The Better Part


The missionary of the Third Millennium must be a contemplative. This is especially true in the Asian context because of the Eastern tradition of Yoga and Zen. Yet, Christian contemplation is essentially different because it is always a personal encounter with the personal God of the Bible and Jesus is the way to God in the Holy Spirit. It is in contemplation that prayer becomes love.




“But the Lord answered: “Martha, Martha, you worry and fret about so many things, and yet few are needed, indeed only one. It is Mary who has chosen the better part; it is not to be taken from her” (Luke 10:41-42).


Certainly, Jesus did not despise Martha’s service since service is love in action and Jesus had stated that the “Son of Man did not come to be served but to serve.” Yet, when we finish serving, what else is there to do?  We continue loving. Love never ends. Prayer is love, especially contemplation: it is the better part that Mary chose when, looking and listening, she focused her heart on Jesus. 



“The true missionary of this Third Millennium is the saint,” writes Saint John Paul II in his letter Redemptoris Missio (90, 91). The Pope continues: “The missionary must be a ‘contemplative in action.’ He finds answer to problems in the light of God’s Word and in personal and community prayer. My contact with the representatives of the non-Christian spiritual tradition, particularly those of Asia, has confirmed my view that the future of mission depends, to a great extent, on contemplation. Unless the missionary is a contemplative, he cannot proclaim Christ in a credible way. He is a witness to the experience of God, and must be able to say with the Apostles: “That which we have looked upon … concerning the word of life … we proclaim also to you” (1 John 1: 1-3). 

Contemplation is experience. It is, therefore, something truly personal. Study can help, while advice and example can foster contemplation, but only experience can make contemplatives of us. The commitment to experience contemplation is a lifelong commitment and, at the same time, a gift. We must struggle to become contemplative as if it depended only on us; we must expect it in faith because we know that, eventually, it is a gift from God.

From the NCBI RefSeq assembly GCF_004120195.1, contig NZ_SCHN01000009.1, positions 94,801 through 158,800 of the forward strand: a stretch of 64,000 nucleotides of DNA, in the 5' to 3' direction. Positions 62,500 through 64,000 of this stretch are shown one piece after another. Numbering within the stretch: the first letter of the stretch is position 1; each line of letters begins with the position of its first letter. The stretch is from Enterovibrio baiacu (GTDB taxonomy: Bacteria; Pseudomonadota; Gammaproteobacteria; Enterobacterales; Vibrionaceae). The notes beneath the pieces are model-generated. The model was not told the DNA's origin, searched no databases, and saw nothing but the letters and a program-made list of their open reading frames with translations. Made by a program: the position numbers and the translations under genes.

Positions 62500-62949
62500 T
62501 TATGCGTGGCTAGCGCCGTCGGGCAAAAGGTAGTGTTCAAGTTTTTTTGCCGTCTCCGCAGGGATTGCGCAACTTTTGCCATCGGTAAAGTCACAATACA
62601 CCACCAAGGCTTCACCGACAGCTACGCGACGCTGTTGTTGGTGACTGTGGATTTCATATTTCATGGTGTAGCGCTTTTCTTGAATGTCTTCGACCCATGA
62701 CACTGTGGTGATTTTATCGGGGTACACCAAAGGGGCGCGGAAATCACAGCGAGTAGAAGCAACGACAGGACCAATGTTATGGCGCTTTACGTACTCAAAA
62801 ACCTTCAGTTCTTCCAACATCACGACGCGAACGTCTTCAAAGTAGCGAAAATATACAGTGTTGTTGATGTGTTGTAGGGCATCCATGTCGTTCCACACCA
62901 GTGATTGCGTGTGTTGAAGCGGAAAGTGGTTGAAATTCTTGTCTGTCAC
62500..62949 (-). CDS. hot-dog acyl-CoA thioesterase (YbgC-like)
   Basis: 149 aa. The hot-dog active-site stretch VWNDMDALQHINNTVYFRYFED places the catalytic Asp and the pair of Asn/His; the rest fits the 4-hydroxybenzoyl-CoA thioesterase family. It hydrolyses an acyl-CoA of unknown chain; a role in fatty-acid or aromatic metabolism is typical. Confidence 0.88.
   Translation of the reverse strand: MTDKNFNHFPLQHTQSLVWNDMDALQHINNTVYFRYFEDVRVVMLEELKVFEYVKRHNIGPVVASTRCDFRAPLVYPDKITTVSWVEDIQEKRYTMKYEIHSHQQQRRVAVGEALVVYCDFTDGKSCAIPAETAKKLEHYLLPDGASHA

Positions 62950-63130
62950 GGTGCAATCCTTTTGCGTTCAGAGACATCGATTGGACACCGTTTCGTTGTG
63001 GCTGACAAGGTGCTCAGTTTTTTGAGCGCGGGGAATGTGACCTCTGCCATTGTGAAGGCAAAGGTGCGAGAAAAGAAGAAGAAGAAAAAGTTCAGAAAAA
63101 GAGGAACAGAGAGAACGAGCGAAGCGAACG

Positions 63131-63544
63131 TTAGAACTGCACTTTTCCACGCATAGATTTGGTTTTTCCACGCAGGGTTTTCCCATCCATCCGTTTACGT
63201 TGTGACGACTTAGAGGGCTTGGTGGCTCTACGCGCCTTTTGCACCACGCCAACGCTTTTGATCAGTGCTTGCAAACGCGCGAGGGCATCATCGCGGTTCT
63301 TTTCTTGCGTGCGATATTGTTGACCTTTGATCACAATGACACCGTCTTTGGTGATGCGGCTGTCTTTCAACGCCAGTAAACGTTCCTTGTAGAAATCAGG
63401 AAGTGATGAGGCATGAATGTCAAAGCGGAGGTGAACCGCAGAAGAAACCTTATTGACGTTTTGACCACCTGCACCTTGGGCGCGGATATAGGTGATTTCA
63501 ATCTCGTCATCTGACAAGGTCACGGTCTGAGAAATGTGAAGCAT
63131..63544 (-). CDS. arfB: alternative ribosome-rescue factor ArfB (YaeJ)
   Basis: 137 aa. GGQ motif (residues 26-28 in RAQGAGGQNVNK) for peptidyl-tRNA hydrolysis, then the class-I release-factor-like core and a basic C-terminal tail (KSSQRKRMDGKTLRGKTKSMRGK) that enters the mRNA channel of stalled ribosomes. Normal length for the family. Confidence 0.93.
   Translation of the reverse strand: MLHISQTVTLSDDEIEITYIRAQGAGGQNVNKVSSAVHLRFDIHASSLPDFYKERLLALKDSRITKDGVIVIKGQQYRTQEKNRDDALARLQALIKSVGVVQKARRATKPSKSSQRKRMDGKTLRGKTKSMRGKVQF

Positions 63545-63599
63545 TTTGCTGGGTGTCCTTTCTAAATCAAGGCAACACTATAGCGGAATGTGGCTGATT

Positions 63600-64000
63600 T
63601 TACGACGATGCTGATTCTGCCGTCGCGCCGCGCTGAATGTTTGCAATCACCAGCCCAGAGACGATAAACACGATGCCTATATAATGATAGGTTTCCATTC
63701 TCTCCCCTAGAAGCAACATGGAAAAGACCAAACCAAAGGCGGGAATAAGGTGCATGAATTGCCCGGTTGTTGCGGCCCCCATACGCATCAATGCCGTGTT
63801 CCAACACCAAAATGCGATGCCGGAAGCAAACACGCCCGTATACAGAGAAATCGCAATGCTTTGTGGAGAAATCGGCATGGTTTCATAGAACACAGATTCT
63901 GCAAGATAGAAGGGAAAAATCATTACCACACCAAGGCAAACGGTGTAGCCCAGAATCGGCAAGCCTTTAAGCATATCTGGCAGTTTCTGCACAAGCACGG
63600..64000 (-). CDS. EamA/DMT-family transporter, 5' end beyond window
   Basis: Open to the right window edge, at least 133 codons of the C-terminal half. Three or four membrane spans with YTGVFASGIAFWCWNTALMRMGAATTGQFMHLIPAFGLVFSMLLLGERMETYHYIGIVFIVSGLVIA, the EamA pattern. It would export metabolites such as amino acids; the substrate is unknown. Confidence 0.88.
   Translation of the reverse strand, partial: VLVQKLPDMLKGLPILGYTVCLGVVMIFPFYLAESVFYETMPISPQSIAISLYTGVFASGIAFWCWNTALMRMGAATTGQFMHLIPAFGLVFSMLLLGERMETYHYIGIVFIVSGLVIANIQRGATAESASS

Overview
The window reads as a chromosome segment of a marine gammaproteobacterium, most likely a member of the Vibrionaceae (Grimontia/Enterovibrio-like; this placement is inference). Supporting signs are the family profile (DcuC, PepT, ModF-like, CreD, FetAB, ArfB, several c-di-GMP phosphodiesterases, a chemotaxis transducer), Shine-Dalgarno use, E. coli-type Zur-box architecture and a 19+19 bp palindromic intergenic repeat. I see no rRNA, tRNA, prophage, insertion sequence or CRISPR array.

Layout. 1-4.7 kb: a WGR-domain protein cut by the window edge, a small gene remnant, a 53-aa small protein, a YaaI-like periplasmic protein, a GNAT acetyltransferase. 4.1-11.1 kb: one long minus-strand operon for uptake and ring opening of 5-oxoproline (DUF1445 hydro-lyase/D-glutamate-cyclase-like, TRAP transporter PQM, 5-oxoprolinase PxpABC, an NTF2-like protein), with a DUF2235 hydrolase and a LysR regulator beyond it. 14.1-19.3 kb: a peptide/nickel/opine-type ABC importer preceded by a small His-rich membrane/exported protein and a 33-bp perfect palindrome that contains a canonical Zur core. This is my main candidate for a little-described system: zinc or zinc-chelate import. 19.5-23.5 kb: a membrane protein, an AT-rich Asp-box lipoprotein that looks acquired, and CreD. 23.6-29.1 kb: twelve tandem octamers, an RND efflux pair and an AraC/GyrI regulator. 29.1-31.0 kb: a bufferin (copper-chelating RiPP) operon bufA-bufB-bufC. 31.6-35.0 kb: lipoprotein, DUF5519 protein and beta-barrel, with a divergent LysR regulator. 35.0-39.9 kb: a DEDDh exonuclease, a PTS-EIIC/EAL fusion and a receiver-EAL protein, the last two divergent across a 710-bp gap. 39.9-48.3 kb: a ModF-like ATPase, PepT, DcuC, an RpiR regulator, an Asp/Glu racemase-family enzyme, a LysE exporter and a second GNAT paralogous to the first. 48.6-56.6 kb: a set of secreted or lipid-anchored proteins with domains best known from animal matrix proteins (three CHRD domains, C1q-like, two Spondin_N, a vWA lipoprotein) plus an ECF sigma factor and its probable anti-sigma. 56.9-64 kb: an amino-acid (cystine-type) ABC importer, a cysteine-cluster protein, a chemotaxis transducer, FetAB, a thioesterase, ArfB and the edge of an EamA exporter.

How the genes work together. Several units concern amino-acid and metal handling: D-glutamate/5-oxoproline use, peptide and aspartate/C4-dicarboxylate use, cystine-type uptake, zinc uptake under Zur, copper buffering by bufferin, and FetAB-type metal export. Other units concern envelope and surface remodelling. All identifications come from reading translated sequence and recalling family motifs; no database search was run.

The mystery of God can be compared to a limitless horizon. The more we go up, the more the horizon expands; and the more we try to approach its borders, the more they go far from us. The same is true of the mystery of God: the more we enter into its knowledge, the more we experience that it is inexhaustible. Only the pure of heart can see God: the simple, those with a pure heart. If God is in front of us as a limitless horizon, our life appears as a continuous journey towards God.

Even purity of heart, as any other Christian virtue, is never a totally reached perfection; if you think you have got it, you lose the purity of heart and you can no longer see God. You will deceive yourself like the man in the Song of Songs who wanted to purchase love: “Were a man to offer all the wealth of his house to buy love, contempt is all he would purchase” (Song of Songs 8: 7).



The call to contemplation assumes a special quality in the Asian context because of the presence of Hinduism and Buddhism. Fr. William Johnston, S.J. spent most of his life in Japan and, as a scholar of spirituality, was enthusiastic about learning from the tradition of the great Eastern religions. The dialogue with Zen Buddhism became his lifelong commitment. 

He writes: “Christians might not only avail themselves of the riches of Oriental meditation but they should become leaders in a movement of which Christ would be the center – a meditation movement which would humbly learn from Zen. I have told Japanese Christians – and I believe it is true – that they have an important role to play in the development of Christianity. Their vocation is to renew meditation within the Church (because of their Zen tradition) and interpret it to the West.”